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Issue 3 number 4 February 2017

Children! The Revd Mary Williamson T The Editors

Andrew Colborne Alexandra Green Louise Heffernan Sheila Hills

Silvia Joinson David Pope

Carol Worthington

Copy for next issue to Parish Office or via email by 5th of

preceding month E-mail:


Parish Office: St Helen’s Court, Abingdon. OX14 5BS

Tel: 01235 520144

The Window is available to download from the

Churches’ websites on the back page

he old saying goes “Never work with animals or children!” Well, I don’t know about the former but I have spent most of my adult life working with the latter in either a voluntary or paid capacity and children are both challenging and delight-

ful in equal measure. I have been a Cub Scout leader, primary school teacher (and head- teacher), school governor, member of a Diocesan Board of Education and assisted with church children’s groups. Children tell it as it is and ask the questions that adults are of- ten too reticent to ask. But are adults also too reticent to answer those challenging ques- tions that children ask when trying to make sense of the world around them? Where are they to have the opportunity to express their views, ask searching questions and engage in debate if not with responsible adults in safe environments?

Part of our calling as Christians is to spread the gospel and that includes sharing it with children but that doesn’t necessarily mean bashing people over the head with the Bible, teaching by example is often far more effective. We wear an invisible badge, the sign of the cross made on our foreheads at our baptism. So, if that is an invisible sign, the visible sign of being a Christian must be our actions and our willingness to discuss our faith and children are interested, they are thirsty for knowledge.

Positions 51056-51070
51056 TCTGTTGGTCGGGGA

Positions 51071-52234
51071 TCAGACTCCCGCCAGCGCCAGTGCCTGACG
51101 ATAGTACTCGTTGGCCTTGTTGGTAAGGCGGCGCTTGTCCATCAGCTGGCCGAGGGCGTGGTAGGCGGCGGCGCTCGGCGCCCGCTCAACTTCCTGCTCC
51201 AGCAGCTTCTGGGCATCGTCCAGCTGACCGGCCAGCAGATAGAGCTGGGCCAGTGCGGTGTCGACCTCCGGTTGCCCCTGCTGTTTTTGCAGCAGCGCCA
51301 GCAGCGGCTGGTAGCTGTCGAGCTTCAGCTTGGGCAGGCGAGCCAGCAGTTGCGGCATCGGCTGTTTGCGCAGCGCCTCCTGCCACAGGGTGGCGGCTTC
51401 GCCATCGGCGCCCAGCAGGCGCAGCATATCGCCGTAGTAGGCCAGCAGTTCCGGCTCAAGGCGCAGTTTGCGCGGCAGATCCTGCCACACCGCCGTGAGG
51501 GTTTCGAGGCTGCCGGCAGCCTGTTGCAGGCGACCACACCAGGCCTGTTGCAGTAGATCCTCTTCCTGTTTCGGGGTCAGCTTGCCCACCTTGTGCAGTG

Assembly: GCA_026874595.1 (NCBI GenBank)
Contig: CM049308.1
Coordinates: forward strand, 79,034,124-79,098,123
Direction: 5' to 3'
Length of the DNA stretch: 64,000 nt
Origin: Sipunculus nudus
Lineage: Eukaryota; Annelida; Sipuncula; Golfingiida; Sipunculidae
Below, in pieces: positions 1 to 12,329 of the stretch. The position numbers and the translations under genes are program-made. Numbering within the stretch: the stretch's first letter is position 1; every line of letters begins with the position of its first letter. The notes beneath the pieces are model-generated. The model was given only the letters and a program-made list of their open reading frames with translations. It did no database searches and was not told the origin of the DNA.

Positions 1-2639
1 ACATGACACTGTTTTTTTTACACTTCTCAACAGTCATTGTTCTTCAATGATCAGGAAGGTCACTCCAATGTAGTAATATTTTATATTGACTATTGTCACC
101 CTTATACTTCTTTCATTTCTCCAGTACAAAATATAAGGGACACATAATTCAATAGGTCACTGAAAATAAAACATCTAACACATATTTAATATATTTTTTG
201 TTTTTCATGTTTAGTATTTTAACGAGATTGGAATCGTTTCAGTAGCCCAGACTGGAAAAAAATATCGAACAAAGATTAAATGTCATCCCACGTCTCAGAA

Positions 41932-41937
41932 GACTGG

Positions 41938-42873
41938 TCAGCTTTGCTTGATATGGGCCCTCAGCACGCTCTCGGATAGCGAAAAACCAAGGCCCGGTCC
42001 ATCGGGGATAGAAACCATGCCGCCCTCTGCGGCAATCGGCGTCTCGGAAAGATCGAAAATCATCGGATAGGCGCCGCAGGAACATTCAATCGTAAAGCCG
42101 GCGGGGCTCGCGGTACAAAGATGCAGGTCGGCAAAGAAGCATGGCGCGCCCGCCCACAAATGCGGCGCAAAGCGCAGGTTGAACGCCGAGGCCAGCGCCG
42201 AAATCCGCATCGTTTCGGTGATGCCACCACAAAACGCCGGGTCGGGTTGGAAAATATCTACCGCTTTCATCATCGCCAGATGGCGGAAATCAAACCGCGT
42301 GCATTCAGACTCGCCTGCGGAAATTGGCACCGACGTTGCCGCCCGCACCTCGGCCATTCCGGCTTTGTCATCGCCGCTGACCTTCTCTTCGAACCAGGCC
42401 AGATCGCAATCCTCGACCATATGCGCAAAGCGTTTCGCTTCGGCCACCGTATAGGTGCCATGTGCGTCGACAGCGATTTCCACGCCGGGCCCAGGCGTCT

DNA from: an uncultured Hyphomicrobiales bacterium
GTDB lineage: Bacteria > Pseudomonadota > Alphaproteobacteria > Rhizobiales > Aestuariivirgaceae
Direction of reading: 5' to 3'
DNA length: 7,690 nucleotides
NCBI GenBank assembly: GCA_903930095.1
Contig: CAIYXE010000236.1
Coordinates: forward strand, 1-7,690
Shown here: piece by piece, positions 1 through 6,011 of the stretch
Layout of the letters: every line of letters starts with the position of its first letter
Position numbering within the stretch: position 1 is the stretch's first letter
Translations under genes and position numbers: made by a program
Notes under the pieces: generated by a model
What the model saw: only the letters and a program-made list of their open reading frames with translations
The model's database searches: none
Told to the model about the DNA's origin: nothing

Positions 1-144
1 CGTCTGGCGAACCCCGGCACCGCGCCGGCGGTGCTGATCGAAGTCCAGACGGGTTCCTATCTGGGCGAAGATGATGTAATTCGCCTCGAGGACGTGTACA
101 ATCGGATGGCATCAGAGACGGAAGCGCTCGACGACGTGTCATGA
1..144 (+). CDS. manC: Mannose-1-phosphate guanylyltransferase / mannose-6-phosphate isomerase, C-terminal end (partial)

On one occasion, at the start of a Religious Education lesson before Easter, an 8 year old boy announced to the class that he thought Pilate was a coward. Luckily, there was no Ofsted inspector in the building and so the lesson plan was abandoned and that class of 7 -9 year olds spent the best part of the next hour discussing what had been said and dis- playing a greater depth of thought than most adults would assume such young children were capable of. How many adults just accept the accounts of the last days of Christ’s life without digging deeper and pondering the actions and motives of those involved?

On another occasion at a Church Family Fun evening three teenagers wanted to discuss whether there was such a thing as a just war. The discussion having been generated by one of the young men announcing that he was planning to join the army when he left school. Once again the depth of their thinking and understanding of the issues involved, revealed by the discussion, was greater than most adults would have been capable of ex- pressing.

As head of a Voluntary Aided Church School, it has been a most rewarding privilege to have been present at the baptism of pupils who had made the decision that they wanted to take this public step on their faith journeys.

Ignore the old saying. If you are ever offered the privilege of working with children, seize the opportunity. Children need adults prepared to discuss challenging questions and we have much to learn from each other.

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